I Think I May Have My Epitaph: “He Was Born to Handle Books.”

I love books.

People who know my family history know that this love almost assuredly has its roots in my father’s love of books. Nearly all the time I knew him, he surrounded himself with books, sometimes when the family would have been better off had he spent the money on other things.

In spite of my resolve a few years ago to be freed of the care and feeding of most of the thousands of books in my personal library, I now find myself surrounded, once again, by thousands and thousands of books. This time, because of the post-modern marvels of Internet selling, one of the hats I wear is that of an online book dealer. Assisted by my associates—usually family—my company has assembled small warehouses crammed with book shelves. And books.

It is my job, for the most part, to catalogue them. You could argue, as many of my friends and acquaintances have, that this is a daft thing for me to be doing. Typically, the response is this: “You could get a high school student to do that after school hours.” But really you can’t. Not if you love books.

If you love books, you want to handle them, caress them, sometimes smell them. Browse their pages. Note their beauty or their imperfections. Even in the Joe Friday-like world (”nothing but the facts”) of the big all-business Internet book selling services (Amazon, Alibris, ABE Books, Biblio), when you love books, you are always looking for a way to convey to a potential buyer just how strongly you feel about a book’s appearance, its illustrations, its words. Its personality and its magic or its lack thereof.

So I spend probably more time than I can justify by most yardsticks repairing, cleaning the dustjackets of, evaluating, pricing, posting and handling books. Probably a part-time high school student would be much faster. I’m forever stopping to read the dustjacket promo copy, flip the pages, peruse a few paragraphs or, before I know it, a whole chapter.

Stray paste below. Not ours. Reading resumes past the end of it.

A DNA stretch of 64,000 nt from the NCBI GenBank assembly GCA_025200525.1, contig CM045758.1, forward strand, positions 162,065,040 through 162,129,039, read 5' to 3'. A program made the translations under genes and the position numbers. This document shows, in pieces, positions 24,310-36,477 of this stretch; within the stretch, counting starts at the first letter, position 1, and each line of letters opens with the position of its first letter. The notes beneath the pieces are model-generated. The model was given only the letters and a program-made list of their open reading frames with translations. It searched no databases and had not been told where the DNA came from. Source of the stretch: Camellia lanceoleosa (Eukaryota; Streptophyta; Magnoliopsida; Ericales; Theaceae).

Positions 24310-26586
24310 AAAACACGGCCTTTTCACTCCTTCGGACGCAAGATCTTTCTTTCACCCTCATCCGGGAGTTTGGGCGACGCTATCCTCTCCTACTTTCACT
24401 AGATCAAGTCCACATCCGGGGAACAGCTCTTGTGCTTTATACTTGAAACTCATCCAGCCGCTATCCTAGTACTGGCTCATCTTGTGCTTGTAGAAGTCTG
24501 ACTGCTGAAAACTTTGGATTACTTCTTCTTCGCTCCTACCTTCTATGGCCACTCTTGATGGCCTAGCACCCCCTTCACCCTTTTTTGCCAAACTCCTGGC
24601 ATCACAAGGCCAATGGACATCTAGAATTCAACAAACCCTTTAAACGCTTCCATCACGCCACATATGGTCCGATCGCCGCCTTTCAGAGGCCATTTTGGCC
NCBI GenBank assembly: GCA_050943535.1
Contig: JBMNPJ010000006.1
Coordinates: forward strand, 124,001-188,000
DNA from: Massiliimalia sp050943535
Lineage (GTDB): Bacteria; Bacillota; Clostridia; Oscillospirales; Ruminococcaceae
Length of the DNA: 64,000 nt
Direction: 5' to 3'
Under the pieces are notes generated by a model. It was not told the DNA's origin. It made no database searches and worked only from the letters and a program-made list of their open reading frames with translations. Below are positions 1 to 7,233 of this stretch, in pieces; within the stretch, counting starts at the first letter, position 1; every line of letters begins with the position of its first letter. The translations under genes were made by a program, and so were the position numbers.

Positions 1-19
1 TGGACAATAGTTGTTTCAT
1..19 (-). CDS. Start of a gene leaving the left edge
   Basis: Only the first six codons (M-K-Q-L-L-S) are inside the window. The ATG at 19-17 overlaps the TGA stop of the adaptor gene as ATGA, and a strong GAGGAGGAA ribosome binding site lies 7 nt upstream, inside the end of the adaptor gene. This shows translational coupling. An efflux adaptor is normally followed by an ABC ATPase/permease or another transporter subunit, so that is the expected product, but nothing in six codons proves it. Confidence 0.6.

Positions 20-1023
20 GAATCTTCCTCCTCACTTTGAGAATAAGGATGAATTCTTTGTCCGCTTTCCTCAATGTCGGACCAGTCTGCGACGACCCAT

Yesterday, it was a 1955 copy of Viktor Frankl’s The Doctor and the Soul that stalled my progress. Frankl has had a profound influence on my life through his work, Man’s Search for Meaning. The book I was looking at yesterday apparently pre-dated that one. I kept thinking I’d close it and move on. But I didn’t. I kept reading and reading. Talk about a reverence for being alive! Frankl had survived the death camps of Nazi Germany. He argued against euthanasia. He argued against suicide. He argued against the fatalistic uniformity of Freudian psychotherapy. He wanted people to live responsible lives. He wanted them to have a task as big as a life itself. He wanted a life for them that they could put their hands on!

He wrote, “We venture to say that nothing is more likely to help a person overcome or endure objective difficulties or subjective troubles than the consciousness of having a task in life. That is all the more so when the task seems to be personally cut to suit, as it were; when it constitutes what may be called a mission. Having such a task makes the person irreplaceable and gives his life the value of uniqueness.”

Maybe cataloguing books is one of my “cut to suit” tasks in life. I hope so. I really enjoy it.`

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